By Eric Marchese | Special to the NB Indy
Of all of Shakespeare’s plays, “Pericles, Prince of Tyre” is among the least recognized. Theater companies rarely produce it, so audiences rarely see it.
That’s why the new production of “Pericles,” one of two on stage as this summer’s New Swan Shakespeare Festival at U.C. Irvine, is good news for theater fans. Even better, it’s a supremely accomplished staging that underscores what makes “Pericles” such an outstanding play.
“Pericles” covers more geographic ground than any other Shakespeare play. Three of its settings are in what is now Turkey, two more in what are now Greece and Libya, and Tyre, the land over which Pericles is ruler, is within Phoenicia in modern-day Lebanon.
The play skillfully meshes drama, comedy, adventure, romance and mysticism. We see the awesome power of nature and the unearthly might of the gods, fierce storms at sea and men extending empathy to others less fortunate, and a physician who performs the miraculous deed of reviving someone from death.
Director Beth Lopes wisely uses humor and a deft, light touch to balance moments poignant and profound and to offset elements admittedly grim – incest, lethal famine, murder and bloodshed – yet integral to the story.
Lopes characterizes two of the six locations to offset other, darker aspects: Pentapolis (in north Africa) is depicted as party town central, a colorful, lively place blending Jamaica with South Beach (both circa the 21st century), while Mytilene (the Greek island of Lesbos) is reconceptualized as a rowdy, rough-and-tumble, wide-open town of the American frontier circa the 1880s. Anachronistic, indeed – but that’s part of the joke.
Efren Delgadillo Jr.’s scenic design whisks us from one location to another. Jennifer Lynn Deck’s costumes run the gamut from antiquity to the contemporary-tinged court of Tyre to the neon pastels of Pentapolis, yet achieve artistic unity. Karyn D. Lawrence’s lighting, Meghan Roche’s sound and Allison Eversoll’s choreography are all of a piece.
The play’s broad emotional range is depicted by New Swan’s superb cast. We see joy, sorrow, anger, generosity, jealousy, hope, misery and despair – and, most redeeming of all, selflessness and unconditional love.
Randolph Thompson’s kind, honest face tells us all we need to know about Pericles, who is like Odysseus and Forrest Gump rolled into one. The character covers countless miles over the course of years, in search of himself and of his destiny. Roaming the ancient world, he suffers losses and endures unimaginable grief.
Thompson aptly portrays him as modest, stout-hearted and incapable of guile, a great leader searching for meaning in life and willing to bear whatever the fates choose to deal him.
It’s easy to spot the moment when Pericles and Thaisa, played by Hope Andrejack, bond: They perform a vocal-and-guitar duet that clinches their mutual attraction. Little could either know their future together will encompass both joy and sorrow.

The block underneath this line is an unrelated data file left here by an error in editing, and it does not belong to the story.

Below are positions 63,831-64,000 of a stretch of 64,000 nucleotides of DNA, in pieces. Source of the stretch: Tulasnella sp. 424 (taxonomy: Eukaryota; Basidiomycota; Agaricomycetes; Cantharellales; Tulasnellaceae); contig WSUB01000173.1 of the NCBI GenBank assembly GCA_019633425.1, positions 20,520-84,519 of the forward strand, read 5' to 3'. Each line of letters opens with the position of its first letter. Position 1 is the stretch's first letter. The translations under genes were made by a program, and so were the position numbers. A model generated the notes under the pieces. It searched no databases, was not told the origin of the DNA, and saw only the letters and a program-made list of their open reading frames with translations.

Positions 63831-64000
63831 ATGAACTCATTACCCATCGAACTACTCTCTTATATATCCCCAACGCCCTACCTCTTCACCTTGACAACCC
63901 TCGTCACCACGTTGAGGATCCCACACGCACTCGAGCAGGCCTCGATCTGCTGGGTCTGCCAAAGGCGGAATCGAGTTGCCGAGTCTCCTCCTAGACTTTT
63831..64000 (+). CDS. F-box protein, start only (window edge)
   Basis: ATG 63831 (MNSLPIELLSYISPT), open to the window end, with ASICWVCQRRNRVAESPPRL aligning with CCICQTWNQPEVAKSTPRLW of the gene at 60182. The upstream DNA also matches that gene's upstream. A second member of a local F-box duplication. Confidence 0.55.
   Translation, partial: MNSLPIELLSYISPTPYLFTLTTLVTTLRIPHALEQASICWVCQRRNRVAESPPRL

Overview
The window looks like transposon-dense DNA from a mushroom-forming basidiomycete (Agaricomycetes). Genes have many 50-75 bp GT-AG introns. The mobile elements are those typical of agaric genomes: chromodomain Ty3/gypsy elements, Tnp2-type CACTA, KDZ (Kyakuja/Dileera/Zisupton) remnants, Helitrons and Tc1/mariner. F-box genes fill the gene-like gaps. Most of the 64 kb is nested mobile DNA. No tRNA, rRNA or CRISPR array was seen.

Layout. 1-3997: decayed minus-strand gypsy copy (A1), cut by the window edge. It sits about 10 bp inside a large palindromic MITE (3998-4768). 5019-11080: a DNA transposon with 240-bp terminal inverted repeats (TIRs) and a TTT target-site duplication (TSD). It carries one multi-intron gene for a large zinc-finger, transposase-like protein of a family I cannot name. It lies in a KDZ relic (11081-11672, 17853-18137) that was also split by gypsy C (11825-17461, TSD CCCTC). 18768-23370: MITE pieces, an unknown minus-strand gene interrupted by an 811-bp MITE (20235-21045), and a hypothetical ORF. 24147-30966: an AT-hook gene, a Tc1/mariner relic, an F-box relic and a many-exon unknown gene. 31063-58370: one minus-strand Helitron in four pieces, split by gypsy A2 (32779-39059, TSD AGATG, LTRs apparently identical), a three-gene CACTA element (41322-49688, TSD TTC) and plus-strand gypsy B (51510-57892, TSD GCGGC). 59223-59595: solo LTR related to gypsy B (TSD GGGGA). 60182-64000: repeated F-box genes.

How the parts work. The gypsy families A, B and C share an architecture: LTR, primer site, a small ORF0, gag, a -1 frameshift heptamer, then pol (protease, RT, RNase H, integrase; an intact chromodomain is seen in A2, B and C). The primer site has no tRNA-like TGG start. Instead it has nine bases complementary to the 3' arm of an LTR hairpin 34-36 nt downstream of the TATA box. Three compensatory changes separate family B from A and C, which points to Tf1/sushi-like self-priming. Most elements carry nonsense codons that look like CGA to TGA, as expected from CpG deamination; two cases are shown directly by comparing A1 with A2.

Their daughter, named Marina because she was born at sea, figures prominently in Act Two where, as a young woman, she develops a talent for seeing what’s virtuous and honorable in men (and telling them so).
Annelise Hermsen brings out this remarkable young lady’s brilliance, intelligence and insight into human nature. Marina is among the greatest women characters Shakespeare has brought to life. Take Cordelia or Portia and magnify them tenfold and you’ll have a pretty good idea.
As the play draws to a close, the moment when Pericles and Marina are about to discover each other’s identity elicits excitement and anticipation, and their mutual recognition sparks heartfelt joy.
Even more resolution and joy follow that moment. To provide more detail would be a spoiler for anyone planning to see the show. Suffice it to say the play delivers a happy ending like nothing Hollywood has ever devised – and a whole lot less saccharine and more satisfying.
More memorable work is on hand from Sittichai Chaiyahat as Helicanus, Evan Lugo as Escanes and Lysimachus, and Abel Garcia and Meg Evans as Cleon and Dionyza. When Cleon learns Dionyza has committed a treachery so heinous it can barely be put into words, Garcia and Evans deliver one of the evening’s most potent scenes – Cleon venting his rage and Dionyza responding in kind.
Kayla Quiroz, Sean Spann, Robert Zelaya, Mary Marie Hill, Gio Munguia and Jax Dean deliver yeoman’s work, essaying a total of 21 roles.
Gower, the character who functions as the Greek chorus, is named for John Gower, the 14th-century historian whose writings provided details about events seen in the play.
Gower (Greg Ungar) is our entrée into “Pericles,” narrating and interpreting its events. As our surrogate, he feels what we as observers feel. Even more ingenious is how, in passing, the character moves in and out of the action, taking on various roles. It’s an effective technique all the more powerful for the surreal quality it imparts.
In that pivotal role, Ungar, an Orange County Shakespearean actor for decades, creates a dispassionate observer, as the role requires, yet his voice expresses considerable emotion. As such, he soars in the role.
“Pericles” is running in repertory with one of Shakespeare’s most popular and frequently staged works, “The Comedy of Errors.” While both shows use the same cast, it’s a sure bet that at New Swan’s box office, the comedy will outsell the rarity.
“Pericles” is one of the most remarkable Shakespeare works theatergoers have never seen – and New Swan’s version makes it one of the most satisfying things you’ll ever see on any stage, anywhere.
New Swan Shakespeare Festival, Gateway Commons/Gateway Plaza, 4004 Mesa Road, Irvine (University of California, Irvine). Running in repertory with “The Comedy of Errors” on Aug. 12, 18, 21, 25, 27, 31 and Sept. 2. Running time (with intermission): 2 hours, 15 minutes. Tickets: $25-$80. Ticket purchase/information: 949-854-4646, www.newswanshakespeare.com.